Welcome to Champlain Publishing’s newsletter! Each edition features a new selection of places to submit, tools for writers, and prompts (for those suffering from the dreaded writer’s block). Check out the upcoming events to see what’s happening on or around campus.
Where Can I Submit My Work?
Some of the featured magazines accept genres other than what they’re listed under. Check out their full submissions guidelines to see all of the options. Be sure, when submitting, that you carefully read through the submissions guidelines, as well. Many literary magazines are strict about submission format.
Able Muse: Seeks to published both established and new voices. Accepts two stories per submission with a max of 4000 words per story. Does not accept fantasy, romance, horror, action-adventure, gratuitous violence, or inspirational/sentimental genres. Rolling submissions.
The Journal: Imposes no restrictions or categories on fiction, other than that they do not accept previously published work (both in print and online). Also considers excerpts of novels. Rolling submissions. Must be no longer than 10,000 words.
WILDNESS: Seeks to promote nonfiction that “provokes the unknown.” Submissions should be under 2,500 words and emailed, along with a short bio. Accepts only unpublished works. Rolling submissions.
One Throne Magazine: Showcases the foremost in writing, accepting all genres and styles. Pieces must be 2,500 to 7,500 words. Rolling submissions.
Lines + Stars: Values poetry that is experimental and reverberating. Accepts 3 to 5 five poems submitted in one document. No length limit. Rolling submissions.
Vector: May submit up to 15 pages of poetry, prose poetry, etc. Willing to consider any poems of any style. Deadline for submissions is October 31, 2016.
Not what you’re looking for? No sweat! Check out Poets & Writers list of literary magazines to find one that’s a good fit for you.
Tools For Writers
- Written? Kitten!: Have trouble staying motivated? Do you love kittens, puppies, and bunnies? This online writing tool provides you with a small box for writing. After every 100, 200, 500, or 1,000 words, a new picture of a fuzzy friend pops up! The animals are designed to be something to look forward to, some motivation for writing those next 100 words.
- Why Stephen King Spends ‘Months and Even Years’ Writing Opening Sentences: Ever doubted the importance of the opening sentence of your short story or novel? In this article, author Stephen King talks about the first sentence and how it not only introduces the story, but the author’s voice and style as well.
- Writing Advice From Nicholas Sparks: Straight from the man himself. Posted right on his website, Sparks offers up information on the craft, the business, and his experience of writing.
Writing: As Told by Published Authors
“Not that the story need be long, but it will take a long while to make it short.”
–Henry David Thoreau
“A blank piece of paper is God’s way of telling us how hard it to be God.”
“First, find out what your hero wants, then just follow him!”
“Poetry creates the myth, the prose writer draws its portrait.”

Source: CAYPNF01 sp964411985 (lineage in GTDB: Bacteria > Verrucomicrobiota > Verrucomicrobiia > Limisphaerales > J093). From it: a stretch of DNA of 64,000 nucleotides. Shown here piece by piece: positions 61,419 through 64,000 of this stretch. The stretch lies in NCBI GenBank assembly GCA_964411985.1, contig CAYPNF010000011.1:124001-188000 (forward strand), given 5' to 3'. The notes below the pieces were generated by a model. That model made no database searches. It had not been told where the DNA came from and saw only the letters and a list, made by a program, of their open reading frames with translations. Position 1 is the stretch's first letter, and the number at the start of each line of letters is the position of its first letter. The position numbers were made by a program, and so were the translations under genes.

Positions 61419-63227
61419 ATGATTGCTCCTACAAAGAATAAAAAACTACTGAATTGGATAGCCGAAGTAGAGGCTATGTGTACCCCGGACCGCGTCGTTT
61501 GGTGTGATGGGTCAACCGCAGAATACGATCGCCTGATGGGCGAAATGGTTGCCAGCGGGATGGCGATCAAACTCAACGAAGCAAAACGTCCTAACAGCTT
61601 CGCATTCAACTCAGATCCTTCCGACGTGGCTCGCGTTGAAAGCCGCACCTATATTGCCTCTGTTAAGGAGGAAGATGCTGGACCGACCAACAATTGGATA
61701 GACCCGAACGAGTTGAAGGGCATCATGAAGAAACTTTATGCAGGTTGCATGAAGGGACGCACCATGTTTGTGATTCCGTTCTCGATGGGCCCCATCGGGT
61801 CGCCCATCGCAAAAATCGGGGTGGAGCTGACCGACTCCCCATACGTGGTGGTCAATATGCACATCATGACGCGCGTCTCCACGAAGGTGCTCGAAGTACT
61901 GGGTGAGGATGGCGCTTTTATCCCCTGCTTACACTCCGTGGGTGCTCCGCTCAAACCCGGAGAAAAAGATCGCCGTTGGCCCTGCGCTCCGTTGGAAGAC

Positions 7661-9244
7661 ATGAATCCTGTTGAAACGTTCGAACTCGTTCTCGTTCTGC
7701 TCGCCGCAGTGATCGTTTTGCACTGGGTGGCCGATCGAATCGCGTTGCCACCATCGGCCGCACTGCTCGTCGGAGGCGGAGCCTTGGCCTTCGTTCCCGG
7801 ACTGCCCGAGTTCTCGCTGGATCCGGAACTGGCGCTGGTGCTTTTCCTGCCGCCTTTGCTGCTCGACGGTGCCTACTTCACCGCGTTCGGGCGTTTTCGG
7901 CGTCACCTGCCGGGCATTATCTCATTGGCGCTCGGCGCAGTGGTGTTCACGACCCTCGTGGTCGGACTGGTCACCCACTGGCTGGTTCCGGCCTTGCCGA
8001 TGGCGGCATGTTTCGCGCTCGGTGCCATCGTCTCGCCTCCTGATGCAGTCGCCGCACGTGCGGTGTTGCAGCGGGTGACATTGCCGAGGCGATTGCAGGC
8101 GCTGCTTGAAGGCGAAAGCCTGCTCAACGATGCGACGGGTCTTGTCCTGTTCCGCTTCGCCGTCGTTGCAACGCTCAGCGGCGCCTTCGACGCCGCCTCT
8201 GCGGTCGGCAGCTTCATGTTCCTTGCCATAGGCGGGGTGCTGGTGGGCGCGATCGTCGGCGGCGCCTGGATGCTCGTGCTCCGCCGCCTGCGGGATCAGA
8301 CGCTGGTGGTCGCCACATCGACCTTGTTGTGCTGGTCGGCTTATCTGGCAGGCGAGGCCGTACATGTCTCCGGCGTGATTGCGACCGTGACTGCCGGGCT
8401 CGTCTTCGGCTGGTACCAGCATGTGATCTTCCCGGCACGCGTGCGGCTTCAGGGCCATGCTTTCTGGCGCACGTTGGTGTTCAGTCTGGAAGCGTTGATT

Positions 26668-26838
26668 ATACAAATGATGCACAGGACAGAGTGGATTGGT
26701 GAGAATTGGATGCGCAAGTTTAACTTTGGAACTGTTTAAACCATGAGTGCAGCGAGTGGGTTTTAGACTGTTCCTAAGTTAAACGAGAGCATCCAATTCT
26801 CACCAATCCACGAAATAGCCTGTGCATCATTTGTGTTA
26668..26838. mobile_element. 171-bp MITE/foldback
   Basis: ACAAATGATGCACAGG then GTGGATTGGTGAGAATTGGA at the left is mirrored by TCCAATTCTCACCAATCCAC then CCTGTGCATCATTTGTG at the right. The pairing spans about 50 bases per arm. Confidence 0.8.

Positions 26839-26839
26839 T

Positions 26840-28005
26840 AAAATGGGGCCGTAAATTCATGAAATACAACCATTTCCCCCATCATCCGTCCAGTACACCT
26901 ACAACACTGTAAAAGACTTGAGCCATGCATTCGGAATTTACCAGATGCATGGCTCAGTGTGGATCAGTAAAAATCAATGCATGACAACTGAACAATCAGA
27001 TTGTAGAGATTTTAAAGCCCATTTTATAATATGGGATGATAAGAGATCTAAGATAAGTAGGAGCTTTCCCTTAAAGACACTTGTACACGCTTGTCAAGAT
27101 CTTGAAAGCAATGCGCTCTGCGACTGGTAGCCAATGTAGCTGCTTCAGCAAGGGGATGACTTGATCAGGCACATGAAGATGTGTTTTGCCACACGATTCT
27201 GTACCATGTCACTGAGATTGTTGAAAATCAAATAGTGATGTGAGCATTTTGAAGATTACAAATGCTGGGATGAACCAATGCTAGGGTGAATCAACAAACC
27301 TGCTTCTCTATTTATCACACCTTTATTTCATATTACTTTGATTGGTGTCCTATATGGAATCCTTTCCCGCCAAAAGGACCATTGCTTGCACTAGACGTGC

Current Writing Contests
Because we can’t feature every single contest, here’s a more complete list for you to take a look at. This site lists deadlines and provides links to submission guidelines.
- Halloween Horror: Love writing chilling horror stories and thrillers? This halloween-based contest is looking for 700 – 7,000 word submissions (suggested length 2,000 – 3,500 words) that have a terrifying theme. Deadline is October 31, 2016 at 11:59 p.m. Winner will receive a $100 cash prize. All writers will get feedback on their work.
- Phyllis Smart-Young Prize in Poetry and Chris O’Malley Prize in Fiction: Every fall, The Madison Review offers publication a $1,000 award for the best (previously unpublished) short story and the best (previously unpublished) group of three poems. Submission deadline is November 1, 2016.
- Writer’s Digest Popular Fiction Awards: Are short stories your thing? Writer’s Digest is looking for short fiction submissions in a variety of genres. Pieces must be 4,000 words or less. Deadline is November 7, 2016.
This Week’s Prompts
Dystopian novels were all-the-rage a few years back. Ever try writing one? Give it a shot! Create a character, place them in a dystopian society, and craft the plot and their actions around their personality. How would someone small and timid handle it? What about someone big and strong? Let your character write the story.
Grab the closest book. Open it to a random page. Write down the first 10 words you see and put them into a poem. Instead of letting the idea create the words, let the words create the idea.
Willard & Maple Meeting: Every Thursday from 5:00 p.m. to 8:00 p.m., the editorial staff of Willard & Maple will be meeting in CCM 201 to do a poetry/prose selection for the next edition. Come for the full meeting, come late, leave early. Stay for what works with your schedule and have a voice about what goes into the next issue.
Room on the Broom Storytime: Looking for something fun to do that’s also writing-related? On Saturday, October 29 at 11:00 a.m., Phoenix Books and City Market are hosting of the children’s book Room on the Broom by Julia Donaldson. After the reading, attendees will be able to make broomsticks out of pretzels, cheese, and chives.
Header image designed by Emma Reed.